The Digital Glass House

Glass Office BuildingI recently read an article by Bob Garfield in USAToday about the decision by Chipotle to stop their corporate sponsorship of The Great Salt Lake Council Scout-O-Rama. The reason? Someone at Chipotle’s headquarters realized the sponsorship would violate their corporate non-discrimination policies. (The Boy Scouts of America continues its policy of excluding gays.)

Now, the point of this post isn’t to get into all the political/moral/religious controversy surrounding the whole issue. The point is to use this one case as an example of how digital and social media is literally forcing transparency on corporate America, whether they like it or not. And it drives home the point that it’s mattering less and less what corporations and brands say about themselves, and more and more what the social and digital world says about them.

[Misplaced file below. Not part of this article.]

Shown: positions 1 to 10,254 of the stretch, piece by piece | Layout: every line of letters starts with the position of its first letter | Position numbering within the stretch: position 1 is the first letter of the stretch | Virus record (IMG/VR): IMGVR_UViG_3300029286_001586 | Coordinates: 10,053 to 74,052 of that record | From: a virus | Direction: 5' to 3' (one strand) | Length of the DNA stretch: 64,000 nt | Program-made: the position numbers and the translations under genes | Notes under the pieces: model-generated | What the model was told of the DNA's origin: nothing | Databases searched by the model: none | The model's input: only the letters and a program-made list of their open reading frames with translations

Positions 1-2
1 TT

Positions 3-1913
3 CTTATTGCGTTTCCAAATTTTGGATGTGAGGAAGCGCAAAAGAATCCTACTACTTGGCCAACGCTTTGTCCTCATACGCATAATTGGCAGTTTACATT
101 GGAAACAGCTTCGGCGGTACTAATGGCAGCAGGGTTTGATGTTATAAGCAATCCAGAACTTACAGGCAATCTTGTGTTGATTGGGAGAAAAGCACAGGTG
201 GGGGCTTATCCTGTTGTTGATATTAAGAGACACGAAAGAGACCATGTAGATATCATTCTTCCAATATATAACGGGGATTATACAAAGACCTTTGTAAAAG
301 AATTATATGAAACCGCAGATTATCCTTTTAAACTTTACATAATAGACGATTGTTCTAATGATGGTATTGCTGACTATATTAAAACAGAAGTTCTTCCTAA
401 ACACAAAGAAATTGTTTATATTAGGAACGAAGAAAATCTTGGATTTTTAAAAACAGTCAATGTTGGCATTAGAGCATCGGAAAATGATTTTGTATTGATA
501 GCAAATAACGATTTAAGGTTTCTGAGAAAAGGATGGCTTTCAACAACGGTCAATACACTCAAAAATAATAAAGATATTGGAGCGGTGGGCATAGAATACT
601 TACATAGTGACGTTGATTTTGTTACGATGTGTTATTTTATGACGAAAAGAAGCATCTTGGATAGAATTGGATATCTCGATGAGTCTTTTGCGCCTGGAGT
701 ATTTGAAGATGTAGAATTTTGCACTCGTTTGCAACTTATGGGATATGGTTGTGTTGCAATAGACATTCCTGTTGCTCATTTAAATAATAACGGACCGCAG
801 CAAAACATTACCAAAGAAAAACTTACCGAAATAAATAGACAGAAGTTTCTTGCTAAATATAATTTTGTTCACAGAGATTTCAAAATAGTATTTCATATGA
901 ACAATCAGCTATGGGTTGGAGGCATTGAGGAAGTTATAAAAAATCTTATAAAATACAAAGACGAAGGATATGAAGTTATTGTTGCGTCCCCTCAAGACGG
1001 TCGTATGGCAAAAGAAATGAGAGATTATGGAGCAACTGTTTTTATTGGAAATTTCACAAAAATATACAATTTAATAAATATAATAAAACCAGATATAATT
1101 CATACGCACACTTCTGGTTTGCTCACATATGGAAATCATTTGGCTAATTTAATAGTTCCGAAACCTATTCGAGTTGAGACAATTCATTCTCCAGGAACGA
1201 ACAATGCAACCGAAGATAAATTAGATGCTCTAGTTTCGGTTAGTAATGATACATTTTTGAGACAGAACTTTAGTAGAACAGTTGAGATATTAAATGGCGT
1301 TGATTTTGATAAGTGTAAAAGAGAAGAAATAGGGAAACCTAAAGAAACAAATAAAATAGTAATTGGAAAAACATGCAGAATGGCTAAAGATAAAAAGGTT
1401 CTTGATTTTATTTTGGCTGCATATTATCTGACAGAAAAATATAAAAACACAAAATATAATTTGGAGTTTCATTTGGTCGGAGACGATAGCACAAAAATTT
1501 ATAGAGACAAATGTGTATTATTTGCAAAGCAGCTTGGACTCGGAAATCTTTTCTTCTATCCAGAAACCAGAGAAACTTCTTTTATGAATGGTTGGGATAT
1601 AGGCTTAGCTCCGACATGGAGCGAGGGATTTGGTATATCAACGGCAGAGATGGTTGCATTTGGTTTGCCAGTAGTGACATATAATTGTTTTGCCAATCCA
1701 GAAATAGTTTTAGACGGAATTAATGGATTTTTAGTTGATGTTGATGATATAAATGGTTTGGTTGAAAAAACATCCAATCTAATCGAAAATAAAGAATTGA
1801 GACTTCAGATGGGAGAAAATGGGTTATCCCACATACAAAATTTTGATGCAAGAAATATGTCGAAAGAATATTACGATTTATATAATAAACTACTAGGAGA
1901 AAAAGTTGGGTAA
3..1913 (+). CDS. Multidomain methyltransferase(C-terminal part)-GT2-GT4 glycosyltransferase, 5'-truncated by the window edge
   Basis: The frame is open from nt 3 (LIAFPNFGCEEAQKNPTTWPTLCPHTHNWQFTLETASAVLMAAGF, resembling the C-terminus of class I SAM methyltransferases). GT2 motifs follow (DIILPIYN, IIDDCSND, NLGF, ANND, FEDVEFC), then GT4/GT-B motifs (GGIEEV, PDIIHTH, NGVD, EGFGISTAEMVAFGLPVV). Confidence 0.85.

As Garfield writes, “People aren’t listening to what advertisers say, but we are talking about brands among one another on social media – the good, the bad and especially the ugly.”

Read the whole article at

What are your thoughts on how digital & social media have affected brand perception – and corporate transparency? Is your view of brands shaped more by what you hear on Twitter or Facebook, by personal experience, or by advertising and marketing? We’d love to hear your thoughts!


Hi. We’re Jennings. We’re in Durham, North Carolina and we live and breathe healthcare marketing.

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